America is out of touch and behind the times on climate change and economic reform. It is mired in a stagnant war that the rest of the west has abandoned or is abandoning. American global influence is in decline, the country having lost the respect of allies and the credibility to lead. As we’ve seen yet again in last week’s brinkmanship by Turkey, American diplomacy has all the vim and vigour of Fred Thompson. For now America remains the world leader, but it’s moving steadily from superpower to first among equals. Nowhere is this more evident than in the sciences. …
… Overseas institutions and companies are increasingly competitive, and federal and state funding for science and engineering has fallen significantly, to just 0.8% of GDP. The wars in Iraq and Afghanistan are sucking up federal money, with President Bush last week asking Congress to raise the war budget for 2008 to $196bn. That’s quite an opportunity cost.
As Tom Friedman put it in his New York Times column on Iraq recently: “Can we pay for it and be making the investments in infrastructure, science and education needed to propel our country into the 21st century?” The answer, judging from speakers at the TechNet summit at Berkeley earlier this month, is no.
Watkin cites a report titled “Rising Above the Gathering Storm: Energizing and Employing America for a Brighter Economic Future,” which was authored by The Committee on Science, Engineering, and Public Policy (COSEPUP), a joint unit of the National Academy of Sciences, National Academy of Engineering, and the Institute of Medicine.
It’s hard to ignore the scientists and business leaders who wrote the Gathering Storm report when they write, bluntly: “We are worried about the future prosperity of the United States.” As the US slides, other countries are catching up too rapidly. I think Americans will look back at the second half of the 20th century as the pinnacle of American power and influence.
The comments to this post are almost more alarming than the post. A number of American wingnuts responded, claiming that Chinese engineers can’t be compared to American engineers because Asians have no creativity, and hey, we landed on the moon.
The notion that America and Americans are intrinsically superior is so deeply ingrained on the Right that no amount of empirical evidence to the contrary is likely to flush it out. Also, American conservatives by nature will ignore and deny an impending problem until it bites their butts, and then they blame Democrats for not solving it.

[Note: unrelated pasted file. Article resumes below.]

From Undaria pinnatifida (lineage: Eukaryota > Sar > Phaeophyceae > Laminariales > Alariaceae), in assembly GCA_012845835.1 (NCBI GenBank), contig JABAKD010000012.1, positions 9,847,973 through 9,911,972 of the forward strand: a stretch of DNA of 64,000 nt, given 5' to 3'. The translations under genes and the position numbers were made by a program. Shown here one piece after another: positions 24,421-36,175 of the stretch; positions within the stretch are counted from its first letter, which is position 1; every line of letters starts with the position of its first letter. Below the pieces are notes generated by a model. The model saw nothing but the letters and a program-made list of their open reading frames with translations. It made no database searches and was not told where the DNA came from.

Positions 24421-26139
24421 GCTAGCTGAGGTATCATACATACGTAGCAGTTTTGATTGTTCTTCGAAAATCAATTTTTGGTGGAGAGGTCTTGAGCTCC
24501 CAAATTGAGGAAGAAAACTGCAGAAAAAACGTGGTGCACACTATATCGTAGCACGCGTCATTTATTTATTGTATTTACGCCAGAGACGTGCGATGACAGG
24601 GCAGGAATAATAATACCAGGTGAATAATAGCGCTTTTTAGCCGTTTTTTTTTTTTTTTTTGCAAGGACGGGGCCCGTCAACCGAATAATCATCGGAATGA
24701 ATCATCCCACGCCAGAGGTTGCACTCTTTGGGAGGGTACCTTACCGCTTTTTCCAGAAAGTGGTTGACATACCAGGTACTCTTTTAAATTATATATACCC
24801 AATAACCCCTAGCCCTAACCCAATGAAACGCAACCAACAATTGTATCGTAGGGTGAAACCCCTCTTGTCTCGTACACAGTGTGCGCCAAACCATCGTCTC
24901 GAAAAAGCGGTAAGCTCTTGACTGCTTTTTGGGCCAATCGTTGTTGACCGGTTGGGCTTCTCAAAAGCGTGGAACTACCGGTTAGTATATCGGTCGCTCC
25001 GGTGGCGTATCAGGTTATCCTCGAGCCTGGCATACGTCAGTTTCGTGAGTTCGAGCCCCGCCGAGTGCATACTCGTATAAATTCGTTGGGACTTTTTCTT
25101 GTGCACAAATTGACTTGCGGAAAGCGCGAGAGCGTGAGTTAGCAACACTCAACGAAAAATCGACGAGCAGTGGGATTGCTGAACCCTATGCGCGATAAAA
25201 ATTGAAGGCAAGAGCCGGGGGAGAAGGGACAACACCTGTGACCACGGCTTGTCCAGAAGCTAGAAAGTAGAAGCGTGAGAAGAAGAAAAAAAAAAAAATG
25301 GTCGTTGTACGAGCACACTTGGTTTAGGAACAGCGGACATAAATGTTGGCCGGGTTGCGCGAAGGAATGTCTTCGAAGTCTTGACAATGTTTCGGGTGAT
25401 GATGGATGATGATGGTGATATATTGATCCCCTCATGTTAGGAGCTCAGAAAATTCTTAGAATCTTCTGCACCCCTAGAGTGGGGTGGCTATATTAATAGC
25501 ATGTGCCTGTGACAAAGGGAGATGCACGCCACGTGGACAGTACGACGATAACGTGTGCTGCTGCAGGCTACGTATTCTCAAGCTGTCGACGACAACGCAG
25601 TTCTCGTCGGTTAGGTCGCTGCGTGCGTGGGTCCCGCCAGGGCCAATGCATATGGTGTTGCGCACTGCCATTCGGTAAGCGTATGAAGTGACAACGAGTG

You’ve probably had this experience yourselves — mention the mere possibility that the U.S. could be less economically dominant at some point in the future, and if there’s a wingnut present he will laugh at you. Nope, not possible, he says. The way things have been in my lifetime is the way they will always be, forever and ever, amen.
American economic dominance grew out of several factors. The United States was one of the few large industrial nations to emerge from World War II without massive war damage and with its manufacturing base intact and productive, for example. Mortgage subsidies helped the new married couples of the Greatest Generation to purchase homes, and the GI bill sent a large part of the population to college, and in turn those college graduates started businesses, developed new technologies, created new products. America dominated the second half of the 20th century partly by circumstance of war and geography and partly because we invested in ourselves.
These days college is prohibitively expensive. Our manufacturing base is moving overseas, and the current POTUS seems to think this is a good thing. A major American city suffers massive damage from floods, and two years later the federal government continues to show a remarkable lack of interest in setting things right. About one in six Americans lacked health insurance for all of 2005, and our elected “leaders” look the other way and talk glibly about fictional “market solutions.” Anti-government conservative ideology so dominates American politics that we can’t even have sensible discussions about using government to address our growing problems.
We’re strangling ourselves with our own stinginess to each other.